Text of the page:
Monkey grass, also known as mondo grass, is an evergreen perennial used mostly as a ground cover and a favorite ground cover for much of the south. It works well as a path border, between stepping-stones or flowerbeds and lawns and rock gardens. It competes well with roots of other plants and makes an excellent covering in shady areas under trees and shrubs. It never needs regular mowing, but should be cut back severely in either late fall or late winter.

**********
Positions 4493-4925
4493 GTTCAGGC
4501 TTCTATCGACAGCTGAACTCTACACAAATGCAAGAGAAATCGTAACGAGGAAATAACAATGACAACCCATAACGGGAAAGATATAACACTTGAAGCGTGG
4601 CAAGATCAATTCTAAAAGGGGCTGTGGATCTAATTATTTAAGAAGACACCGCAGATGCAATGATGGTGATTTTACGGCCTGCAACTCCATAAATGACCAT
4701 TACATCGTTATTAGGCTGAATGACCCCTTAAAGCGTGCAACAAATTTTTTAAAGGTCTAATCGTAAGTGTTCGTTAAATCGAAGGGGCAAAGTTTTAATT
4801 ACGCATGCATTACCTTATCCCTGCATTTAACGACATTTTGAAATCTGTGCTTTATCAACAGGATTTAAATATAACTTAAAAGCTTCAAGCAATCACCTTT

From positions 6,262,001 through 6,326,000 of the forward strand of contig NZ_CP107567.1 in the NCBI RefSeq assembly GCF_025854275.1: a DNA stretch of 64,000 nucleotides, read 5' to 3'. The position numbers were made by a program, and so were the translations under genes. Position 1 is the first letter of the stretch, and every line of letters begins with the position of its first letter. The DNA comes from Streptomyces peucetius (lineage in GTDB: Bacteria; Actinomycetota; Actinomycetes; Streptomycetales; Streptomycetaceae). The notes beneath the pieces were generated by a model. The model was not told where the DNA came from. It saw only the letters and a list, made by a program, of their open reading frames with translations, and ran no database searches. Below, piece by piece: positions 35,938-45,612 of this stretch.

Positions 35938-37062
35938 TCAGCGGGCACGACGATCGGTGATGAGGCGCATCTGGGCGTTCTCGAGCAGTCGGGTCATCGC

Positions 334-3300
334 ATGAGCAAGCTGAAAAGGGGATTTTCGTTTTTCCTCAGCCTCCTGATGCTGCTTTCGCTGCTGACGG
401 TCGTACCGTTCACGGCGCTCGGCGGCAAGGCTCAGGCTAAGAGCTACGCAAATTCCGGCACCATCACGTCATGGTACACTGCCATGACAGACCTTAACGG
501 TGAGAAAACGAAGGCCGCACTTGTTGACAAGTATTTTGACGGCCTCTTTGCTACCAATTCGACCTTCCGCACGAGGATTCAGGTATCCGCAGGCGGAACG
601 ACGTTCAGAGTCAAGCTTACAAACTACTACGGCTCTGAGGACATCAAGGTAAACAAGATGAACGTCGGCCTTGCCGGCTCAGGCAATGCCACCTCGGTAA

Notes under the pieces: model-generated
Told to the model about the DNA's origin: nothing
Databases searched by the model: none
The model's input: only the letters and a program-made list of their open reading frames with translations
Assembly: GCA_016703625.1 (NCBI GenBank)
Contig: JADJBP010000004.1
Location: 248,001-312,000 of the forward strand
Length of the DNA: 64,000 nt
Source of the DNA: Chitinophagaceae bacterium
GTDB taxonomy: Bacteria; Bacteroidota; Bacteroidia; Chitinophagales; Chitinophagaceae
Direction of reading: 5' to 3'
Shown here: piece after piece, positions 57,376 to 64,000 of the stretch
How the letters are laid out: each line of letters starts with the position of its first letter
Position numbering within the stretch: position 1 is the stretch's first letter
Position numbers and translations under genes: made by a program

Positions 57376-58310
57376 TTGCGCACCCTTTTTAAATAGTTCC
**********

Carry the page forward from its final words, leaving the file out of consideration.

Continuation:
Plants are tufted and grow as high as 16". Its dark green leaves are smooth and grass-like, a 1/2" wide, fine to medium in texture and erect to arching. Flowers are usually white or white-tinged with lilac. Flowering and fruiting occur from July through September.
Monkey grass is sometimes confused with liriope, but the leaves of monkey grass are narrower, its flowers are smaller and hidden by the leaves, and the fruits are a truer blue than the bluish-black berries of liriope. Monkey grass does not stand up to cold as well as liriope.